He sat down on a bench. More crying. Only, this wasn't the kind of crying you see from a forty-year-old. It was the kind toddlers do when they fall off the swing-set.

Birmingham, Alabama, 9:07 a.m.— He sat across from us in the hospital waiting room, wearing an Auburn hat, his cellphone pressed against his ear. He couldn’t have been more than forty—maybe forty-five.

His eyes were red. He covered his face with his hand, but he wasn’t hiding anything.

A swell of tears hit him again. The sound of his stuffed-up nose could be heard across UAB.

“It’s not good news, Mama,” I heard him say into his phone.

The old man beside me had drifted off to sleep. The television above us blared commercials at a volume loud enough affect the climate.

“BUY A NEW KIA FOR NO MONEY DOWN! COME IN TODAY AND WE’LL THROW IN A…”

Auburn-Cap walked toward the elevators.

“I know, Mama,” he said. “But the doctor just told me it’s… Mmm hmmm, yes ma’am…” More pacing, more biting his lower lip. “I dunno, they say it’s bigger… Yes ma’am… We’re still waiting on results…”

“Y-y-yes ma’am,” he stammered. “I dunno know, the doctor says it’s too early for that…”

By now, the eyes of the entire room were upon Auburn-Cap. He rested his forehead against the wall, probably wishing he could vanish into thick air. “They’re sending me downstairs,” he whispered. “For another test…”

“THIS MONTH IS CRABFEST, RED LOBSTER HAS ALL-YOU-CAN-EAT CRAB FOR THE WHOLE FAMILY…”

The old man beside me woke up from his nap and stared at the crab-leg deal of the century.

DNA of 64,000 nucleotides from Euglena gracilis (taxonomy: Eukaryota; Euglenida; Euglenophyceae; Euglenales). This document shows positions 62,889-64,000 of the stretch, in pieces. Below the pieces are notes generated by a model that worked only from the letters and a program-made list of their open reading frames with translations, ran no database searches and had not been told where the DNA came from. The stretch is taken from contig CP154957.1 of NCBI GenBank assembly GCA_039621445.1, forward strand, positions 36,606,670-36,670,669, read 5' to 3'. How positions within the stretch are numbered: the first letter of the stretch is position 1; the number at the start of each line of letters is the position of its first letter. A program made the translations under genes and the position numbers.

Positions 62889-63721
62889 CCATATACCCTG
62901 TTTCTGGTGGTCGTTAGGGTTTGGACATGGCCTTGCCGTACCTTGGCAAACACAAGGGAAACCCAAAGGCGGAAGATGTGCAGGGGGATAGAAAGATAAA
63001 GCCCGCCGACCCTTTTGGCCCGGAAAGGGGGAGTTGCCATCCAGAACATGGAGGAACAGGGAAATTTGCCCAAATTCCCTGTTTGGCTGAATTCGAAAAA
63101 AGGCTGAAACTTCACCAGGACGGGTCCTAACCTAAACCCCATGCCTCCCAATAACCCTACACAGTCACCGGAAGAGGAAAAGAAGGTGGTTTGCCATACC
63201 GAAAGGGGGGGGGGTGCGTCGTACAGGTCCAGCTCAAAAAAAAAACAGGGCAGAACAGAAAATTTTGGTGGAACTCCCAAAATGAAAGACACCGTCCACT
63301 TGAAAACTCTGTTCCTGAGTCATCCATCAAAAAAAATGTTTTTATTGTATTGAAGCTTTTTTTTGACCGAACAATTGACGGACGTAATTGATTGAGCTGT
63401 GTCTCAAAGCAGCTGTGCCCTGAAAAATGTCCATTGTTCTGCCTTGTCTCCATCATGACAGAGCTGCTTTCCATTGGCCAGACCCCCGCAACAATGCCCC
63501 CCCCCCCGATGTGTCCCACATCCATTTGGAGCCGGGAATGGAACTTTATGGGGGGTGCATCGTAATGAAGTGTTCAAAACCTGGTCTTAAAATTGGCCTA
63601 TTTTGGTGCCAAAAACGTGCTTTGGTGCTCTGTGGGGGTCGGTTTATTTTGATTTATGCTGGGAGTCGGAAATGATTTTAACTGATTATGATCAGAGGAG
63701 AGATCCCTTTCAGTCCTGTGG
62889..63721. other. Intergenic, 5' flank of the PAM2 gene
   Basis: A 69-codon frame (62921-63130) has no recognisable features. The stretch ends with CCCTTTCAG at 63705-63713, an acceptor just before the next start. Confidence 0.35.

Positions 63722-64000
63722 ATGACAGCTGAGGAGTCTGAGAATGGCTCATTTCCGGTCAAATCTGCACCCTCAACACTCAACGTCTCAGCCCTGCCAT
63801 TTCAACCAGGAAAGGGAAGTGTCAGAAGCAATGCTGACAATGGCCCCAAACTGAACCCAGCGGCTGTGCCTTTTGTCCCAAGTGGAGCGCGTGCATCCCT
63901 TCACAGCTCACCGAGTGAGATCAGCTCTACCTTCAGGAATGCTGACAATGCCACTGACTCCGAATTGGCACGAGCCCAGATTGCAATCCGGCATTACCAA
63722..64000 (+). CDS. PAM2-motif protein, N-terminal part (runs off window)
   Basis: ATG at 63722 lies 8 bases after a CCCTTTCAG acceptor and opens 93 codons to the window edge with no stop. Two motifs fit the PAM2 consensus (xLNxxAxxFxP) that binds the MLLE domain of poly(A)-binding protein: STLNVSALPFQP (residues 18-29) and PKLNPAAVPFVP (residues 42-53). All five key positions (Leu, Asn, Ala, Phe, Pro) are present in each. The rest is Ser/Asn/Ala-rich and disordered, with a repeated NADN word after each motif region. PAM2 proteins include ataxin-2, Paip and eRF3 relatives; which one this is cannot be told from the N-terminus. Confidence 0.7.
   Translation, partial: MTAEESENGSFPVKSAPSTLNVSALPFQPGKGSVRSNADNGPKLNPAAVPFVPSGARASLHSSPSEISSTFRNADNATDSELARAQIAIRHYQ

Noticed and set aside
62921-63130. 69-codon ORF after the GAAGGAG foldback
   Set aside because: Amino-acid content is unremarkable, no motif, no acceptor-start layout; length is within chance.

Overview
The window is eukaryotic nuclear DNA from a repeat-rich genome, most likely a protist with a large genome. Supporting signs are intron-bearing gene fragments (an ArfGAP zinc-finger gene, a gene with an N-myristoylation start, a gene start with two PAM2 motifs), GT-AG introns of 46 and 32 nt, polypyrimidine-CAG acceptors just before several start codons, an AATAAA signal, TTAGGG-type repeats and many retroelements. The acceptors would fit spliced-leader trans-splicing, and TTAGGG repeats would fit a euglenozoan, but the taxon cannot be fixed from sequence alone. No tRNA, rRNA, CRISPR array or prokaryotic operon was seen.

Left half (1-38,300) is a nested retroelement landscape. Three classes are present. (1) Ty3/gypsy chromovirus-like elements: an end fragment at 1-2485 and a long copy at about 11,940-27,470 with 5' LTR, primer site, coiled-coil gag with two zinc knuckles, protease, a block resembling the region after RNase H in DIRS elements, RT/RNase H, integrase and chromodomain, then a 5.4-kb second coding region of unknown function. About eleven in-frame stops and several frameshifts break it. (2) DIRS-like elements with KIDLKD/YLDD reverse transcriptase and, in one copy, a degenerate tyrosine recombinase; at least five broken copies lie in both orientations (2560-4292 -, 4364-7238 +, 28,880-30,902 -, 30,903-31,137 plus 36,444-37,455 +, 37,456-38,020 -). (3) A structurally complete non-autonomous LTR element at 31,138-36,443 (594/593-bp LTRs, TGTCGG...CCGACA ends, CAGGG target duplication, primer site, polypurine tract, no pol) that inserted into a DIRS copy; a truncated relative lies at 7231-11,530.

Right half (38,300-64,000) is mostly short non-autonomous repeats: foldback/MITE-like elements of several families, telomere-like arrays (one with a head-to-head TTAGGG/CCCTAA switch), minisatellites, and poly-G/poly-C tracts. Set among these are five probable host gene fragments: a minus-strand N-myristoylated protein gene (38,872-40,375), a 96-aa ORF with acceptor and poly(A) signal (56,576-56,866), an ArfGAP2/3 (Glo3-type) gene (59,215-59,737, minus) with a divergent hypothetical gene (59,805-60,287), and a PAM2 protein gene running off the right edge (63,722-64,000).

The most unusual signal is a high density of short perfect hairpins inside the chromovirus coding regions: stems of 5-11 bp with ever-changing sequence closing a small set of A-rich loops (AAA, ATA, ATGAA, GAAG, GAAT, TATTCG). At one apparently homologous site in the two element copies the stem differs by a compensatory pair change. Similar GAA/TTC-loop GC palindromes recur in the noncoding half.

Auburn-Cap had fallen silent. Except for the occasional, “Yes ma’am,” or, “I know, I know…”

“CRAB, CRAB, AND MOOOOORE CRAB! TWENTY-FOUR NINETY-NINE!! WE’RE CRAZY ABOUT CRAB!!”

Auburn-Cap went on, “I know, Mama. I love you too. I love you…” After he said goodbye, he shoved the phone into his pocket.

He walked outside. Through the window, I could see him light a cigarette. He sucked in a lung-full big enough to fog up a residential attic. And then he cried at full-throttle.

“WE’VE GOT CRABS SO BIG THEY’RE PRACTICALLY CRAWLING OUT OUR KITCHEN BEGGING TO BE…”

Auburn-Cap’s chest heaved. His cigarette fell out of his fingers.

I don’t know what kind of personal hell awaits him, or what the doctors told him. In fact, I don’t know anything about him—except that he likes Auburn University. But I know something without even the faintest of doubts:

His mama loves him.

And so do I.

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